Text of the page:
Keywords

Dwarf stars, Low mass stars, M stars -- Motion in line of sight, Outer planets

Abstract

We carried out a near-infrared radial velocity search for Jupiter-mass planets around 36 late M dwarfs. This survey was the first of its kind undertaken to monitor radial velocity variability of these faint dwarfs. For this unique survey we employed the 10-m Keck II on Mauna Kea in Hawaii. With a resolution of 20,000 on the near-infrared spectrograph, NIRSPEC, we monitored these stars over four epochs in 2007. In addition to the measurement of relative radial velocity we established physical properties of these stars. The physical properties of M dwarfs we determined included the identification of neutral atomic lines, the measurement of pseudo-equivalent widths, masses, surface gravity, effective temperature, absolute radial velocities, rotational velocities and rotation periods. The identification of neutral atomic lines was carried out using the Vienna Atomic line Database. We were able to confirm these lines that were previously identified. We also found that some of the lines observed in the K-type stars, such as Mg I though weak, still persist in late M dwarfs. Using the measurement of pseudo-equivalent widths (p-EW) of 13 neutral atomic lines, we have established relations between p-EW and spectral type. Such relations serve as a tool in determining the spectral type of an unknown dwarf star by means of measuring its p-EW. We employed the mass-luminosity relation to compute the masses of M dwarfs. Our calculations indicate these dwarfs to be in the range of 0.1 to 0.07 solar masses. This suggests that some of the late M dwarfs appear to be in the Brown dwarf regime. Assuming their radii of 0.1 solar radii, we calculated their surface gravity. The mean surface gravity is, log g = 5.38. Finally their effective temperature was determined by using the spectral-type iii temperature relationship. Our calculations show effective temperatures in the range of 3000 2300 K. Comparison of these values with models in literature show a good agreement. The absolute radial and rotational velocities of our targets were also calculated. Values of rotational velocities indicate that M dwarfs are, in general, slow rotators. Using our result and that from literature, we extended our study of rotational velocities to L dwarfs. Our observations show an increase in rotational velocities from late M to L dwarfs. We also find that the mean periods of M dwarfs are less than 10 hours. In order to improve our precision in measuring relative radial velocity (RV), we employed the use of deconvolution method. With this method we were able to ameliorate relative RV precision from 300 m/s to 200 m/s. This was a substantial improvement in our ability to detect gas-giant planets. However none of the 15 dwarfs we monitored indicate a presence of companions. This null result was then used to compute the upper limit to the binary frequency and close-in Jupiter mass planetary frequency. We find the binary frequency to be 11% while the planetary frequency was 1.20%.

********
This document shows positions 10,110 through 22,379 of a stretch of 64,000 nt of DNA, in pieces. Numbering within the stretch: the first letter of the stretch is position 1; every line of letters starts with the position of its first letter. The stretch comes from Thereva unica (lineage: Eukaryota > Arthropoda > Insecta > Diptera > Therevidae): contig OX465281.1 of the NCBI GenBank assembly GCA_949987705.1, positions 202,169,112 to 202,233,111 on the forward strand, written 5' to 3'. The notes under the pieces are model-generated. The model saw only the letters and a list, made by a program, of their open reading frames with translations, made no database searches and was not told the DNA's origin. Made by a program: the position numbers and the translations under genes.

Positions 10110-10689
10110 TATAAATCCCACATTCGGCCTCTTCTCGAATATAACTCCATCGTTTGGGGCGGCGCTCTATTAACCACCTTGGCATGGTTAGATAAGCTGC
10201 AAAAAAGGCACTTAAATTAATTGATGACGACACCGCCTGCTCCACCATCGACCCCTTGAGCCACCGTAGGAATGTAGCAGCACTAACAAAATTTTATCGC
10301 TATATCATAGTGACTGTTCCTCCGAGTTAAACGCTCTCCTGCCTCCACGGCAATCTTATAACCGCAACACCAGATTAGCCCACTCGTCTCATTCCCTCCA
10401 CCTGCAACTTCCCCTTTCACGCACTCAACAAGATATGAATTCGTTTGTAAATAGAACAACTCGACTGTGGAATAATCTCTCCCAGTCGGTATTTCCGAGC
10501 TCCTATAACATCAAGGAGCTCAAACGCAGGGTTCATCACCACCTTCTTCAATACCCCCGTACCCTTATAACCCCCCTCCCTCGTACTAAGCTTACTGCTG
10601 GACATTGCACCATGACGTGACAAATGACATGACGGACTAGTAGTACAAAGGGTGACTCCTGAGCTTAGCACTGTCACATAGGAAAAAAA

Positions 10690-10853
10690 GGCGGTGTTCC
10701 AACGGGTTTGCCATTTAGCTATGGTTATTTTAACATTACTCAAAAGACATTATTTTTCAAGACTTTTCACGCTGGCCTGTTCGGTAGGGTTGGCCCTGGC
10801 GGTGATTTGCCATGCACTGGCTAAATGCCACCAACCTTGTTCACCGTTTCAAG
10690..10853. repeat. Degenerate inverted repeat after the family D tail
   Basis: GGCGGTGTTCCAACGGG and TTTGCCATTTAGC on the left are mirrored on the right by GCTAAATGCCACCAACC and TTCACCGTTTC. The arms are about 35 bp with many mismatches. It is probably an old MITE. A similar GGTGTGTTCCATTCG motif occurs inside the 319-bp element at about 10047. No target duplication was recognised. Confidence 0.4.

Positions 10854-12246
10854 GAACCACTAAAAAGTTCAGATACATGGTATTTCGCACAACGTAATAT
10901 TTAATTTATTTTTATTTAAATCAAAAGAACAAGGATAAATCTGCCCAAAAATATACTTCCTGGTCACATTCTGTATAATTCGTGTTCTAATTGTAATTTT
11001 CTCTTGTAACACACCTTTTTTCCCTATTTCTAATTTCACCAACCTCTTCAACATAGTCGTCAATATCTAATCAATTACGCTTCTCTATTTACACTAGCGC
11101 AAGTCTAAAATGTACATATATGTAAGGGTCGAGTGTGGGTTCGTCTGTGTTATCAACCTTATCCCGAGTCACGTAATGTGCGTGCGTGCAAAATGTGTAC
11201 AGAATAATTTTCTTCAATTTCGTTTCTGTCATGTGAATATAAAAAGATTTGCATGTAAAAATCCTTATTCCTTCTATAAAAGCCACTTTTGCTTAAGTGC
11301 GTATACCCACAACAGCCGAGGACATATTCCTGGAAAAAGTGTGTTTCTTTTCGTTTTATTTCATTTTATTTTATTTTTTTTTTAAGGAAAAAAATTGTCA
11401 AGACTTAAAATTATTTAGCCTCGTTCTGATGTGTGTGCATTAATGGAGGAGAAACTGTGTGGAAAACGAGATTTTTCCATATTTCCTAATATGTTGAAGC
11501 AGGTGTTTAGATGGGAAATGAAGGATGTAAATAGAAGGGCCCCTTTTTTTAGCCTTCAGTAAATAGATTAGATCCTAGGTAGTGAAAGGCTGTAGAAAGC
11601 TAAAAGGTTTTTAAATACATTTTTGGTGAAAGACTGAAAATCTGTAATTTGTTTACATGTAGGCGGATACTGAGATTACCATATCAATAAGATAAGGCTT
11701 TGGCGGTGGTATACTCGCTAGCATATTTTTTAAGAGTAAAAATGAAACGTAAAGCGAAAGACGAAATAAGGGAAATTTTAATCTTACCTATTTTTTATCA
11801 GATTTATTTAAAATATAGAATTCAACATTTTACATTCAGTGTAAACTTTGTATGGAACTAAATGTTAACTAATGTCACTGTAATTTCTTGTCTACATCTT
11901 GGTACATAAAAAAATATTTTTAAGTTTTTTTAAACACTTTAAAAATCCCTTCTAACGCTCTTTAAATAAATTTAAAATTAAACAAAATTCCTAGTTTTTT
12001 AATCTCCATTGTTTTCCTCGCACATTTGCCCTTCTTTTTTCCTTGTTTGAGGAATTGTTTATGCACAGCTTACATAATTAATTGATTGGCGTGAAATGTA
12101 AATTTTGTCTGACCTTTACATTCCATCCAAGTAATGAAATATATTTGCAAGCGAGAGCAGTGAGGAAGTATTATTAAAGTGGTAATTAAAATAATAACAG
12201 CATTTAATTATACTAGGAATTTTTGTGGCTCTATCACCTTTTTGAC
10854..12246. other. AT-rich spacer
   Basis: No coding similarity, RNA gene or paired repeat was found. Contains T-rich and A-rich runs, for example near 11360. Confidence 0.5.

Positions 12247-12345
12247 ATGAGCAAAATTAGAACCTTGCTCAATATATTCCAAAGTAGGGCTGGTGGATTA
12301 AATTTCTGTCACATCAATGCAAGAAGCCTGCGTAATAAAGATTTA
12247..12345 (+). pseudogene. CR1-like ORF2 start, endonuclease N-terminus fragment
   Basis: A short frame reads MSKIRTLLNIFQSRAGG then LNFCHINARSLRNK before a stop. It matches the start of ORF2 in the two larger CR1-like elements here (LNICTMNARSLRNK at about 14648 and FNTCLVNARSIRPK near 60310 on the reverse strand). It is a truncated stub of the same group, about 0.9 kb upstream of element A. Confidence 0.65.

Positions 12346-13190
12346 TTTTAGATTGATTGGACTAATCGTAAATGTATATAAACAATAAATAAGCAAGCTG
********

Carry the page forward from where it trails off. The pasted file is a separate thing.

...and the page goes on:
Notes

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Graduation Date

2010

Semester

Summer

Advisor

Martin, Eduardo

Degree

Doctor of Philosophy (Ph.D.)

College

College of Sciences

Department

Physics

Format

application/pdf

Identifier

CFE0003288

URL

http://purl.fcla.edu/fcla/etd/CFE0003288

Language

English

Release Date

August 2010

Length of Campus-only Access

None

Access Status

Doctoral Dissertation (Open Access)

Subjects

Dissertations, Academic -- Sciences, Sciences -- Dissertations, Academic

Restricted to the UCF community until August 2010; it will then be open access.

Included in

Physics Commons

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